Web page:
• Strengthening services for promoting production and use of bio-fertilizers
• Developing nutritional strategies for managing heat stress in dairy animals
• Strengthening the capacity of existing soil testing labs
• Quality standards and a quality control system for raising confidence among users
Mission Intervention #6 – Agricultural Insurance
• Developing various models for risk assessment
• Designing user-friendly decision support systems to help assess risks and develop region specific contingency plans
• Strengthening the existing risk cover mechanism under NAIS and the Weather Based Crop Insurance Scheme
• Implementing region-specific contingency plans based on vulnerability and risk scenarios
Mission Intervention #7 – Credit Support
• Developing new forms of credit assessment and risk management systems
• Promoting microfinance
• Developing mechanisms to enhance the flow of credit to critical infrastructure
• Up-scaling the Kisan Credit Card Scheme
• Designing customised credit policies and programmes to mitigate risks
Mission Intervention #8 – Markets
• To formulate market-aligned R&D programmes
• Improving supply chain efficiency
• Creation of new market infrastructure
• Supporting community partnerships in developing food and forage banks
• Strengthening access to quality and timely inputs by farmers for mitigating risks
Mission Intervention #9 – Access to Information
• Minimising information asymmetry through ICT-based systems
• PPPs to develop technology based solutions for providing farmers with information on price discovery, commodity arrivals, mandi prices etc.
• Building an ICT enabled knowledge management network
• To create, manage and develop a National Resource Portal
Mission Intervention #10 – Livelihood Diversification
• Mitigating risks by supplementing income from off-farm activities
• Crop diversification
• Crop-livestock-fisheries farming system
C. Mission Strategy
The NMSA has identified a Programme of Action for each of the 10 key dimensions for adaptation and mitigation through four functional areas:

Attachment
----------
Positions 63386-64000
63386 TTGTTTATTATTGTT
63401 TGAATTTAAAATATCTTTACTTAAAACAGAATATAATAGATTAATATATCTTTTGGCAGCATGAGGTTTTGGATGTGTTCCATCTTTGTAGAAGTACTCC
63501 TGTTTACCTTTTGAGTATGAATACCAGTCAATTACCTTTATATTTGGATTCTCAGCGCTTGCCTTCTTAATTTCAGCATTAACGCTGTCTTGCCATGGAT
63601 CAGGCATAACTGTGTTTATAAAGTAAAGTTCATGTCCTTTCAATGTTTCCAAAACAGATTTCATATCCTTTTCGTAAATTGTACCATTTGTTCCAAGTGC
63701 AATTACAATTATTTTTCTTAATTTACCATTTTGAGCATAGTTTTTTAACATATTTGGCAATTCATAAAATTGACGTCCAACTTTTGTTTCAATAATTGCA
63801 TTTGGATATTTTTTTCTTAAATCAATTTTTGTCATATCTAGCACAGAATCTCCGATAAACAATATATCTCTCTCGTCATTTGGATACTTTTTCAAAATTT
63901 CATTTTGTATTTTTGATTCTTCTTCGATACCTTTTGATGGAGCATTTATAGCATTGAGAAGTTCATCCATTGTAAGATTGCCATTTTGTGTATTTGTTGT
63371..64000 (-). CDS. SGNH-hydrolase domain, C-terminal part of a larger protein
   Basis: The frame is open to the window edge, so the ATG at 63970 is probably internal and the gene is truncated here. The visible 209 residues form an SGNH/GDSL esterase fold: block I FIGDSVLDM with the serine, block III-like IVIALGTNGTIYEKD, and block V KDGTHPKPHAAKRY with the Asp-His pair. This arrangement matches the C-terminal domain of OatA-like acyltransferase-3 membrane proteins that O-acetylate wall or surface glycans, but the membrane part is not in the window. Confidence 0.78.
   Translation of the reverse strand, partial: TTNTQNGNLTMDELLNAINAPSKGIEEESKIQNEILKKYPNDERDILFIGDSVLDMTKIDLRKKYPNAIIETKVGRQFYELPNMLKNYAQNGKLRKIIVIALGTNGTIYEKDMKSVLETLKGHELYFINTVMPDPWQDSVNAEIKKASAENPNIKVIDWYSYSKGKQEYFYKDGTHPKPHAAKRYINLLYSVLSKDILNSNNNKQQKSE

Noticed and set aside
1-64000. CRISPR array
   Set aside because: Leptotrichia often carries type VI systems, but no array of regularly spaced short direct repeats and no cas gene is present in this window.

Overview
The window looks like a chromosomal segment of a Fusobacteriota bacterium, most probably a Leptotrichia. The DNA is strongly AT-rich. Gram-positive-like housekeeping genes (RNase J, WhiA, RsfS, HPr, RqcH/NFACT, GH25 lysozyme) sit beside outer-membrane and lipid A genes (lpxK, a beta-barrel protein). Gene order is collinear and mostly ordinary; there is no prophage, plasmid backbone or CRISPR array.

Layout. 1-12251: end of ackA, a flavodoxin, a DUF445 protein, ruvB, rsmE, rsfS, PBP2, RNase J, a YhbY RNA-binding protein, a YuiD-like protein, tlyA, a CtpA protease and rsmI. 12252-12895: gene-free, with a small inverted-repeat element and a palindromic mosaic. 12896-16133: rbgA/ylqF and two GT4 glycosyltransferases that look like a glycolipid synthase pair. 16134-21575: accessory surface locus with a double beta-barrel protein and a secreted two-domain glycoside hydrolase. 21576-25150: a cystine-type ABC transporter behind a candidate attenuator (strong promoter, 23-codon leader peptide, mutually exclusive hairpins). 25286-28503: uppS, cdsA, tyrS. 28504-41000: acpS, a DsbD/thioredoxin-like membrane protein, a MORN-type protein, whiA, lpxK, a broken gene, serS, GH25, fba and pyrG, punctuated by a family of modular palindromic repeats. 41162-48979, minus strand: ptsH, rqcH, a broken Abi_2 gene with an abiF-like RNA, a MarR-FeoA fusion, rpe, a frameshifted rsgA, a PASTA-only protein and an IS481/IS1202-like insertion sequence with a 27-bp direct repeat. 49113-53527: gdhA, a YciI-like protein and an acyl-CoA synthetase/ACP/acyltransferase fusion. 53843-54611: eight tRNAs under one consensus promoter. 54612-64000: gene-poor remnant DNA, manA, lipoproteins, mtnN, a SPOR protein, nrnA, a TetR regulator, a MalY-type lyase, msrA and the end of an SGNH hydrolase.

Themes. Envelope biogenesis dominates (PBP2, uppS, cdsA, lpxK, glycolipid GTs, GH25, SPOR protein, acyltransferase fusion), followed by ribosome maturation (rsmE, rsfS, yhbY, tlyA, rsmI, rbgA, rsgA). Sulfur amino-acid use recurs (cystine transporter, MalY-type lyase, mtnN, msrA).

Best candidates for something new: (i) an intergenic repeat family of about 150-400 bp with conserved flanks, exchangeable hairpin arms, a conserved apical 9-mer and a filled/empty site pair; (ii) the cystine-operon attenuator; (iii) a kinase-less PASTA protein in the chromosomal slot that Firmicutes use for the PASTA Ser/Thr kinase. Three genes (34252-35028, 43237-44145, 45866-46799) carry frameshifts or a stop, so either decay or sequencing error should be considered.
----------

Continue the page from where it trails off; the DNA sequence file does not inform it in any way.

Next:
1. Research and Development
• Regional alignment of R&D with customisation as per agro-climatic zones
• Expansion of livestock research beyond cattle
• Research on fodders
• Use of biotechnology
• Predictive models for pest and diseases
• Research on credit and risk management
2. Technology, Products and Practices
• Conservation and management of natural resources
• Conservation and precision farming
• Customisation of technology as per region specific requirements
• Crop diversification to maximize farm income
• Adaptation of technologies and practices that increase mitigation potentials
3. Infrastructure Development
• Physical, financial and institutional
• Irrigation and power
• Last mile connectivity in irrigation
• Dedicated grids for power
• Rural connectivity for better market access
• Improving supply chain efficiency through creation of storage and post -harvest facilities
• Credit and risk management
• Safety-nets through effective risk management, easy access to credit and reducing information asymmetry
4. Capacity Building
• Customising capacity building initiatives to suit regional needs
• Demonstrations to focus on innovative crops and region-specific technologies
• Mobile telephony based information system for farmers
• Strengthening extension centres for greater outreach and broad-basing farmer-market-industry interface
The mission also seeks to control GHG emissions through improved agronomic practices to increase carbon sequestration and carbon soil sink, wider adoption of bio-fertilizer to reduce nitrogen related emissions, promotion of the System of Rice Intensification for reducing emissions of methane and change in the dietary practices of livestock to curb methane emissions from enteric fermentation.
D. Institutional Framework
Policy initiatives would need to be developed in consultation with the States and approved at the level of the National Development Council. Keeping in view the cross-cutting areas of NMSA with other missions as well as Ministries/Departments, it would be essential to constitute an Inter-Ministerial Coordination Committee chaired by the Cabinet Secretary. Intra- Ministerial Coordination would be established in the Ministry of Agriculture in a platform that would function under the Secretary, Agriculture and include representatives of the relevant departments and non-governmental organisation (NGOs), civil society, knowledge institutes, private partners and other relevant stakeholders. A Mission Directorate that would function in the Natural Resource Management Division of the Department of Agriculture and Cooperation would support these bodies.
E. Monitoring
The NMSA does not specifically deal with monitoring mechanisms of the mission.
F. Timeframe
Using the budgetary support as an indicator, it would seem that the timeframe for the NMSA is between 2011-2012 and 2016-17, till the end of the XIIth Five Year Plan.
G. Financial Resources
Additional Budgetary Support (2011-12 to 2016-17)
Technology, Products and Practices Rs. 65,000 Crores
Infrastructure, including insurance Rs. 31,500 Crores
Research & Development Rs. 6,500 Crores
Capacity Building Rs. 5,000 Crores
Total Rs. 1,08, 000 Crores (at current prices)

Watch discussion on ‘Farmers suicides and Way forward’ on TV9 from 10.00 am to 1.00 pm on sunday 8th January